Refuse vaccines and risk dismissal by doctor

By Anita Manning, Special for USA TODAY

It's not unusual for a patient to change doctors. Doctors retire, families move, insurance changes.

And sometimes, patients get fired.

"Discharging parents from a practice is never easy," says Thomas Tryon, a pediatrician at Children's Mercy Hospitals and Clinics in Kansas City, Mo. "I never did it without disappointment that I'd somehow failed to communicate enough with the family."

But done it he has, as have other pediatricians.

Missed appointments, rude or threatening behavior and nonpayment of bills are some of the reasons cited — but one that's becoming increasingly common is parents' refusal to allow their children to be vaccinated.

Tryon and colleagues surveyed 900 pediatricians in nine Midwestern states and found that 21% have discharged families for refusing vaccination. About 60% said one in 20 families in their practice refused or requested altered vaccine schedules; 4% said a majority did. Tryon reported findings last month at a meeting of the Infectious Diseases Society of America.

Vaccine safety has been the subject of escalating controversy in recent years as the number of vaccines recommended for children increases and the diseases they prevent fade into the far reaches of memory. Some parents avoid giving their children some or all vaccines because they believe vaccines are linked to rising rates of developmental disorders such as autism or may cause other health problems. But studies have shown that's not true, says the American Academy of Pediatrics. The sheer number of vaccines given to children — 25 shots in the first 15 months of life — has caused some parents to worry that so much stimulation could overwhelm young immune systems, a theory that has no basis in fact, according to the academy. And spreading out shots over a longer period of time leaves kids needlessly vulnerable to infectious diseases such as polio or measles, it says.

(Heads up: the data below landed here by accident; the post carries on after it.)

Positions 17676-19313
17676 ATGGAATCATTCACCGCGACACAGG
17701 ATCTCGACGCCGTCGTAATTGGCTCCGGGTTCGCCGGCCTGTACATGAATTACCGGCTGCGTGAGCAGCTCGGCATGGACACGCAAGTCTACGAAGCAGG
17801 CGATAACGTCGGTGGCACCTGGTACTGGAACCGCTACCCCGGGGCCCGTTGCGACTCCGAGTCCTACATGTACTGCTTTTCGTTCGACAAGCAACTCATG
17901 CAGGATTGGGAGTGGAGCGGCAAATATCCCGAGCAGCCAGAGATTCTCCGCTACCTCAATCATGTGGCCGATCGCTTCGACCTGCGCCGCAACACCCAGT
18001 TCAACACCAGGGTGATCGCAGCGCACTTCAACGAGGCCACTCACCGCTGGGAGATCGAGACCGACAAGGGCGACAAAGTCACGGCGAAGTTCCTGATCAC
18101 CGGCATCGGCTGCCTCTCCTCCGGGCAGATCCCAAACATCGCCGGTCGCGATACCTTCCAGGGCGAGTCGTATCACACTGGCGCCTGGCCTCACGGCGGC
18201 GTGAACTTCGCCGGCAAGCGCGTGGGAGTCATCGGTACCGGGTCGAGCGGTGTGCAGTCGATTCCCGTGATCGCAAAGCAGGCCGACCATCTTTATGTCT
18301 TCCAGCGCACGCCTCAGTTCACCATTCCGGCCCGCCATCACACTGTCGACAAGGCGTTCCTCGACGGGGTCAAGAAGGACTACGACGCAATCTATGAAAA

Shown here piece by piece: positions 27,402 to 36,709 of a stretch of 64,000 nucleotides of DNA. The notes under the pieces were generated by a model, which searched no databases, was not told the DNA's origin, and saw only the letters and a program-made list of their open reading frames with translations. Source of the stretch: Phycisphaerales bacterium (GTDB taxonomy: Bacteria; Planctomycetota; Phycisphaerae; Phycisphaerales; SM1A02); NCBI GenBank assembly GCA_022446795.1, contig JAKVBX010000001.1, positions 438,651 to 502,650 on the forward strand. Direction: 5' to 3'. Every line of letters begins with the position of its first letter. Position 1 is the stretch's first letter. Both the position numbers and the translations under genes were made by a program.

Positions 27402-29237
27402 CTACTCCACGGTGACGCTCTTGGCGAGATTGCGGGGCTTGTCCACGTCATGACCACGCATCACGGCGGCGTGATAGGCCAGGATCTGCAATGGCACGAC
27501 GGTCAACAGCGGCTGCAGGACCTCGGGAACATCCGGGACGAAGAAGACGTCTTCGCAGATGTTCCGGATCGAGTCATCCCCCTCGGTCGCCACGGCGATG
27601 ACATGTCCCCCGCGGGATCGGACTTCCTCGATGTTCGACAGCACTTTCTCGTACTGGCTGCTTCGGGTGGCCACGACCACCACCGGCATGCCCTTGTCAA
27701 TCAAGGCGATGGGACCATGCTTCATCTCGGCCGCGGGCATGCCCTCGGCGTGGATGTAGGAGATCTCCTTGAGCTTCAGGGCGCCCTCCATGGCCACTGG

Pediatricians spend a lot of time reassuring parents and referring them to information on the safety and value of vaccines, Tryon says, but when parents persist, doctors have to consider the safety of their other patients.